Dr. Annette Aldrich is currently a member of the Biocides and Plant Protection Products Section at Switzerland’s Federal Office for the Environment (FOEN), where she works as an ecotoxicological risk assessor for the authorization of plant protection products. Previously, she served as the deputy leader of the group ecotoxicology at Agroscope, the Swiss Federal Centre of Excellence for Agricultural Research. With twenty years of experience in the regulatory science of prospective environmental risk assessment (ERA), Annette has collaborated with EFSA since 2015 by participating in the working groups on amphibians and reptiles and on transition metals. Since 2018 she is a member of the EFSA Panel on Plant Protection Products and their Residues (PPR). In recent years, her focus has been the development of new approach methodologies that address gaps and advance the current ERA. Her collaboration with the European Partnership for ERA (PERA) and European Partnership for the Assessment of Risks from Chemicals (PARC) have played a major role in this respect. She is also part of the core group of the COST Action PERIAMAR to propose innovative strategies for implementing ERA schemes for amphibians and reptiles. In Switzerland, Annette has contributed to the development of the scientific framework for risk mitigation measures, especially for terrestrial amphibian stages in agricultural landscapes and she liaises with the retrospective risk assessment of surface water monitoring.
Environmental risk assessment of pesticides: transitioning to a systems-based approachSee more
22/06 - 14:00Visit the agenda
Title of talk
Why is there a need for a paradigm shift in the ERA of pesticides?
22/06 - 14:25
Abstract of talk
A paradigm shift is a major change in a process, implying that the current approach is no longer applicable. Why is this the case for ecological risk assessments (ERAs) of pesticides?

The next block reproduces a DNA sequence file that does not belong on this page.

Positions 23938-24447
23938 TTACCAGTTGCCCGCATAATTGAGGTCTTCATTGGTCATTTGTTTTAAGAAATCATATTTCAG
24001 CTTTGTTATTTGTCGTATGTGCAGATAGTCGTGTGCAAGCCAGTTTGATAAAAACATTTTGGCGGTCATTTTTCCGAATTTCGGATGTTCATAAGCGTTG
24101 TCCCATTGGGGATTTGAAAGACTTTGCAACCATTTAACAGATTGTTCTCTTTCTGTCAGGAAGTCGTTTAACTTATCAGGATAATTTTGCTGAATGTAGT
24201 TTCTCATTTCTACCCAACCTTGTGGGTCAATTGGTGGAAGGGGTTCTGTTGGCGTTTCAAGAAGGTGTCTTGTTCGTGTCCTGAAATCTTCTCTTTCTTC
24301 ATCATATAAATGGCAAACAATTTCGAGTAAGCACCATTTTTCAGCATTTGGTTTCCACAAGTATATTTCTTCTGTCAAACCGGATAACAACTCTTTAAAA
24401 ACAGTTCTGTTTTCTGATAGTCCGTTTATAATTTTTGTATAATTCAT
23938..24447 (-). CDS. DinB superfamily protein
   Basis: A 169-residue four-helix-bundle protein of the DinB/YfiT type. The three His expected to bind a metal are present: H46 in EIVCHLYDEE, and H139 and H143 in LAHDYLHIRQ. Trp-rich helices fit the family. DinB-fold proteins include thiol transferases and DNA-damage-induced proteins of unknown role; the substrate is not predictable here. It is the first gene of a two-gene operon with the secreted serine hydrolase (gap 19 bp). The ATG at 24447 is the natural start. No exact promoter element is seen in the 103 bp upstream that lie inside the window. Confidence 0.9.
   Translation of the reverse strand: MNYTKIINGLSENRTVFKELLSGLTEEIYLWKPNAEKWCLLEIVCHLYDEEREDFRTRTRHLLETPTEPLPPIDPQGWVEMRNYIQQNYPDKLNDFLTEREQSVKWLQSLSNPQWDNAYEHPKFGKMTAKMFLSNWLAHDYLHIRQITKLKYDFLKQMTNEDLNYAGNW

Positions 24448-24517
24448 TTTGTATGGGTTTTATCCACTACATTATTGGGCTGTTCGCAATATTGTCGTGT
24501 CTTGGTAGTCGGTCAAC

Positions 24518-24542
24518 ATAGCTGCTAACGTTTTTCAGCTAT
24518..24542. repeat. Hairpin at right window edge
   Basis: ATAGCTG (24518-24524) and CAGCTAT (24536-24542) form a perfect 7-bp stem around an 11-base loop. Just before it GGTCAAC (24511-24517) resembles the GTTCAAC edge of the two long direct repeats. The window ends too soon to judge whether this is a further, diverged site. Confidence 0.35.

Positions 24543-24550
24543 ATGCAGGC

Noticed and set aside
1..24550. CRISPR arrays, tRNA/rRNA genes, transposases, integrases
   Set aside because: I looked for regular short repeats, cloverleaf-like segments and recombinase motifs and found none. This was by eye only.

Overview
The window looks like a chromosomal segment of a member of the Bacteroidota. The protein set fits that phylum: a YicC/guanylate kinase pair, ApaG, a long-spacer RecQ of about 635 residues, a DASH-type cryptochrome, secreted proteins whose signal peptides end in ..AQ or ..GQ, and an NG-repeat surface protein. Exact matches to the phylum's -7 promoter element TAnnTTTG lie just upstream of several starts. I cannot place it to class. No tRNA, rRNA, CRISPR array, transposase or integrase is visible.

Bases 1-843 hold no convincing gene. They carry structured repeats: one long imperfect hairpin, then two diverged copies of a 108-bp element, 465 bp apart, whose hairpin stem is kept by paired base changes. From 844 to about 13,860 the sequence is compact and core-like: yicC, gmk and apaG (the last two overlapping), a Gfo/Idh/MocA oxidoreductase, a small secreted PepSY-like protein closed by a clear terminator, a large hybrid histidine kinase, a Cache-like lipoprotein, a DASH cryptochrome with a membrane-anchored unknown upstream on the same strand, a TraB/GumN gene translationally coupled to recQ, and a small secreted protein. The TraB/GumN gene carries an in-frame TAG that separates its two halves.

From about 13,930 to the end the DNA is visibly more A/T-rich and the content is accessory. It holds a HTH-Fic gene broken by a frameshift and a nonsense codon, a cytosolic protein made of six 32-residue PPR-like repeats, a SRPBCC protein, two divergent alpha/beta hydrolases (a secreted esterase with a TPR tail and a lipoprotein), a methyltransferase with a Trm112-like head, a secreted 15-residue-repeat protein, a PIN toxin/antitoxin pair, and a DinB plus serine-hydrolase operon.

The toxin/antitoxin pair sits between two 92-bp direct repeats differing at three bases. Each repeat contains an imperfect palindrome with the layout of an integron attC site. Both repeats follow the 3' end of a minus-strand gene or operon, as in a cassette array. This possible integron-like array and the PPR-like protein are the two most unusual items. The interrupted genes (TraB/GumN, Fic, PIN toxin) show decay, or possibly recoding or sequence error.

In the current dual EU approval process, active substances demonstrating safe use are approved at EU-level. Subsequently, products are authorised for single use (one crop and one pest) at Member-State-level, where mitigation measures can be implemented for individual exposure paths or groups of non-target organisms. Historically, the system has developed from a hazard assessment based on a few vertebrate species to a risk assessment based on a set of surrogate species including invertebrates. However, it still has a long way to go to be able to assess the impact on biodiversity and the ecosystem as required under Regulation (EC) No 1107/2009.
In light of new scientific knowledge, the ERA framework has been improved over the years by EFSA. While the current framework provides ERAs based on sound scientific principles, it has become an increasingly complex and resource-demanding process. Moreover, such ERAs are perceived as not fully achieving the required level of protection. This is due to the unprecedented multicausal biodiversity loss, which has contributed to a dwindling public trust in the regulation of pesticides. Due to increasing complexity, an optimisation of the current ERA framework can no longer be achieved by simply amending the current system. A new paradigm is needed.
Today, we have a significant amount of data collected from ERAs and monitoring studies. We also have an advanced understanding of ecological processes and the technological capacities to simulate such processes. We must address the fact that organisms in an agricultural landscape are stressed by multiple pesticides and other stressors simultaneously. We can use this knowledge and new technologies to create a new ERA system. Numerous frameworks and strategies address the same environment, such as the Water Framework Directive (WFD) or Sustainable Use (SUR), without much alignment between them but offering possibilities to reduce or compensate the adverse effects of pesticide use. This situation calls for a systems-based and holistically-framed approach, where interdependencies between species and stressors, as well as interactions between regulations, can be addressed. The ERA needs to have an ecological perspective considering the context of both the ecological and the production system, and it needs to be aligned with high-level EU strategies to fully achieve its purpose.